Several C++ dependency management tools are being actively developed, each with its features, advantages, and disadvantages. Popular features include integration with CMake and IDEs like Visual Studio, cross-platform support, and ease of use. The two most commonly used and mature tools are Conan and vcpkg, although there are other options such as Buckaroo, Hunter, and Build2, described below.
The Conan C/C++ Package Manager is an open-source project that uses a flexible, decentralized client-server model to store packages that can be retrieved by clients. It supports multiple platforms and toolsets, allows for the storage of both source-code and binary files, and has a rich set of options that allows you to fine-tune the process for different dev environments. The documentation is well-written and it has an active community that includes hundreds of companies and thousands of developers. Currently, the number of packages in the ConanCenter repo is 2,611.
The vcpkg package manager is an open-source, cross-platform dependency manager from Microsoft. It is used for retrieving and managing libraries from open-source and private repositories, is easy to use, and features Visual Studio and Visual Studio Code integration. There is good documentation available for beginners, including a helpful section on getting started. Vcpkg way for retrieving a specific version of a library is based on retrieving the relevant branch from the vcpkg repo, an approach that is viewed by some as cumbersome and too technical (without any declarative simple syntax for achieving that). Currently, the number of packages in the vcpkg repo is 1,822.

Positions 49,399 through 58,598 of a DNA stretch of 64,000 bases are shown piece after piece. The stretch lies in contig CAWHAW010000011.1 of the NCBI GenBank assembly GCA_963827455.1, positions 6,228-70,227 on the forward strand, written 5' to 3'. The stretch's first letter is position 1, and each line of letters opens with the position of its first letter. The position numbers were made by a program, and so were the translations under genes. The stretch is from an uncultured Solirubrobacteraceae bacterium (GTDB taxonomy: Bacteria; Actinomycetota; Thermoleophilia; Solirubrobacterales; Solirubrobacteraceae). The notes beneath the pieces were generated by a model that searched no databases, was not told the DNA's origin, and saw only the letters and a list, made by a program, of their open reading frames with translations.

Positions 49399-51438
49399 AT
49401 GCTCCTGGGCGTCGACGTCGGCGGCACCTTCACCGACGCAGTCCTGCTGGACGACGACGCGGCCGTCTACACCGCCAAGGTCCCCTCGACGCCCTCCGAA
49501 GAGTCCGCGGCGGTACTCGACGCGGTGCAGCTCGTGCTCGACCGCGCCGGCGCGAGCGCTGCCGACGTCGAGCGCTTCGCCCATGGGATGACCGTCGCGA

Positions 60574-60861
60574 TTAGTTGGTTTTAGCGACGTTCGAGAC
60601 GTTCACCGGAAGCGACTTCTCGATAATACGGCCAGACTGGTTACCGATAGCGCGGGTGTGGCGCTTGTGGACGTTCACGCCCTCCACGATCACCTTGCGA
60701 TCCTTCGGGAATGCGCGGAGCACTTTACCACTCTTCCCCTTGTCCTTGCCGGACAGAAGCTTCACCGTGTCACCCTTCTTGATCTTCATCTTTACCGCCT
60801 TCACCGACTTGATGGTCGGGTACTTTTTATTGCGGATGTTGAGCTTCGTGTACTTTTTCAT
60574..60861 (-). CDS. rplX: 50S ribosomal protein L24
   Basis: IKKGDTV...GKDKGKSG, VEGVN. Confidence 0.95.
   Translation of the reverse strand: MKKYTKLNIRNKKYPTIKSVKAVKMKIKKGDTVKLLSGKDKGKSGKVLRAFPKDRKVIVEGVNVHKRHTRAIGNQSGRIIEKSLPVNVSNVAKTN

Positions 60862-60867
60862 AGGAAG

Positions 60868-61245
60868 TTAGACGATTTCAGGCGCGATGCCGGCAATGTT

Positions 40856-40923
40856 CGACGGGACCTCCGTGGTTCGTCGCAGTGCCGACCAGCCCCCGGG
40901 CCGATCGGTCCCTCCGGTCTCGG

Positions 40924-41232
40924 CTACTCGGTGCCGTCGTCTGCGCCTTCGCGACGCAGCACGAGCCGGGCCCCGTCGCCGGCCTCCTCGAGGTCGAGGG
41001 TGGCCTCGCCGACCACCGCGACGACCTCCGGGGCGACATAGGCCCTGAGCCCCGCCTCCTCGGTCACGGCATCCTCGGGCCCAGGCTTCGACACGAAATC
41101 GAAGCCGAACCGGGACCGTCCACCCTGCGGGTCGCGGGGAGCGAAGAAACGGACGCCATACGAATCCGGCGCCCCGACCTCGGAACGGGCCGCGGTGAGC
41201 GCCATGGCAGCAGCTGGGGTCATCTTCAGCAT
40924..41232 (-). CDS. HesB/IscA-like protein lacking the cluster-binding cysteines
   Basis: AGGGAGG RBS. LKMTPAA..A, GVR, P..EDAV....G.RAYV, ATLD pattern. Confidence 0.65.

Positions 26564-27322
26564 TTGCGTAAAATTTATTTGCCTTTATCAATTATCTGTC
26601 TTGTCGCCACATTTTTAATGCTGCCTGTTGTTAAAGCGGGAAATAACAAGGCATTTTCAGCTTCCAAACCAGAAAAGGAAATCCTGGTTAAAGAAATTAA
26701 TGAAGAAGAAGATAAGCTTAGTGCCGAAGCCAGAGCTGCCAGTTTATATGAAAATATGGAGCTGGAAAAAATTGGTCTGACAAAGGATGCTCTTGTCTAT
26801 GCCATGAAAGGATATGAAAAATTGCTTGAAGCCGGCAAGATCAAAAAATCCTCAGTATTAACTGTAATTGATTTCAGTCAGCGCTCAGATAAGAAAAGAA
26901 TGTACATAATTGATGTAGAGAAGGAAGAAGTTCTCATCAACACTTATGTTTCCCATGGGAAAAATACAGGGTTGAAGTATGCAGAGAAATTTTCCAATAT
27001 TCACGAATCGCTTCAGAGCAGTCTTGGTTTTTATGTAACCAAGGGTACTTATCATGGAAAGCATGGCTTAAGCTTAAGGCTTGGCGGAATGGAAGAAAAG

Buckaroo is an open-source solution that labels itself a Package Manager for C++ and Friends. The documentation includes tips for getting started, integration with popular IDEs, and some helpful tips and tricks. Unlike other dependency managers that fully support the CMake build system, Buckaroo defaults to the Buck Build system and has limited CMake support. Buck is a build system developed by Facebook that encourages the use of small modules, but it does not support the packaging of binary dependencies. Dependencies can be pulled directly from GitHub, BitBucket, and GitLab.
Hunter is a dependency manager that supports multiple platforms and can be used for C/C++, as well as other languages. It is designed to manage packages using the CMake build system, although it supports non-CMake packages through the use of custom templates. The documentation includes a Quick Start guide, as well as instructions to integrate it with popular IDEs. The major advantage of Hunter is that it only needs CMake, so it is relatively transparent to the developers. The primary complaint by users is that everything is built from source, and thus more time-consuming to use.